BTW, you've previously said that there is only one piece of evidence supporting the ID proposal -- the universe. Now, you say that the amount of evidence supporting this proposal is "staggering". (Of course, you haven't offered up so much as one shred of this "staggering" amount.) Which is it? One piece of evidence or a "staggering" amount? And, if the amount is "staggering", then you need to withdraw all of those "one piece of evidence" arguments and start producing some of this "staggering" amount.

(R) Again, you can talk the talk all you want, but you have yet to show that all the weight of supporting evidence favors your view.
(MB) I've referenced much of the supporting evidence for my views. You have offered up only one thing which has been incorrectly called "evidence" in support of yours. Therefore, all of the evidence which is currently on the table supports my views. Where am I wrong?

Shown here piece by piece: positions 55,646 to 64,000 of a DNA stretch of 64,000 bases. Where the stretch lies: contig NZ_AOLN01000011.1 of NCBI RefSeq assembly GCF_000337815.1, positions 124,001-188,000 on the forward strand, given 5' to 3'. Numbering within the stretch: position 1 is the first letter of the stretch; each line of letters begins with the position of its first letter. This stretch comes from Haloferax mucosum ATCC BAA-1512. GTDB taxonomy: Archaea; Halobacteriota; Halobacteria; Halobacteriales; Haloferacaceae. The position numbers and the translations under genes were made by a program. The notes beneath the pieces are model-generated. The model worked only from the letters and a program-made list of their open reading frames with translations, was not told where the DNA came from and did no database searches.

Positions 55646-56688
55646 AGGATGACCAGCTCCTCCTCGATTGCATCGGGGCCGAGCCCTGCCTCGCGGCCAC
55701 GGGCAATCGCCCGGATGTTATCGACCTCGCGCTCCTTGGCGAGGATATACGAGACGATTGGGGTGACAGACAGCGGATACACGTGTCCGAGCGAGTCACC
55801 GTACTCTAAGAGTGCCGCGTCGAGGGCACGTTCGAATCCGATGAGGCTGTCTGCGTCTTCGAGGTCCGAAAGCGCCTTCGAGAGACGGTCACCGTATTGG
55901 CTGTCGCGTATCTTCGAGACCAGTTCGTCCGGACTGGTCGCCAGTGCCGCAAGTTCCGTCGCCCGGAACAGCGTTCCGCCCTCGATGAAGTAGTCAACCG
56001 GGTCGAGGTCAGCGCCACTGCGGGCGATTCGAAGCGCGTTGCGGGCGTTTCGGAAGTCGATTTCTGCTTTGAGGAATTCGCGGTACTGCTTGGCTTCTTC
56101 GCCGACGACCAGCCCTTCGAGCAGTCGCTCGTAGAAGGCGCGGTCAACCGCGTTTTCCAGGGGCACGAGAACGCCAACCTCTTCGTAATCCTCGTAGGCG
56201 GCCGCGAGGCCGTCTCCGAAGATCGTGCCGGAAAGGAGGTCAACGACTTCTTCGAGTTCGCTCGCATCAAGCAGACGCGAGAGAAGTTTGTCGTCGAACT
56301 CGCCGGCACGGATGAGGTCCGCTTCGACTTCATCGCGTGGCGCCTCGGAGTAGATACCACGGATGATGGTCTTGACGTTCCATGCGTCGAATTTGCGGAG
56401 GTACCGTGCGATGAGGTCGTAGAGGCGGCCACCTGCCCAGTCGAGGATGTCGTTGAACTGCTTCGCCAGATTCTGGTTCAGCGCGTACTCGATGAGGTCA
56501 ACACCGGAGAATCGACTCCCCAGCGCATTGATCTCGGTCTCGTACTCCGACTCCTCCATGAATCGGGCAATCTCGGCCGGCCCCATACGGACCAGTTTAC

(R) (NOTE: You once again blur the distinction between science and materialist philosophy).
(MB) NOTE: You once again demonstrate your lack of understanding of both.

No, that's a factual statement based on the numerous demonstrated instances of logic blunders and misunderstandings you have already committed.
(R) Wrong, that is merely your spin which uses meaningless, self-validating rhetoric. The only thing that there is "numerous demonstrated instances" of is your ongoing spouting of the mouth, cleverly phrased insults, and opinionated badgering that has not even one objective fact to back it up.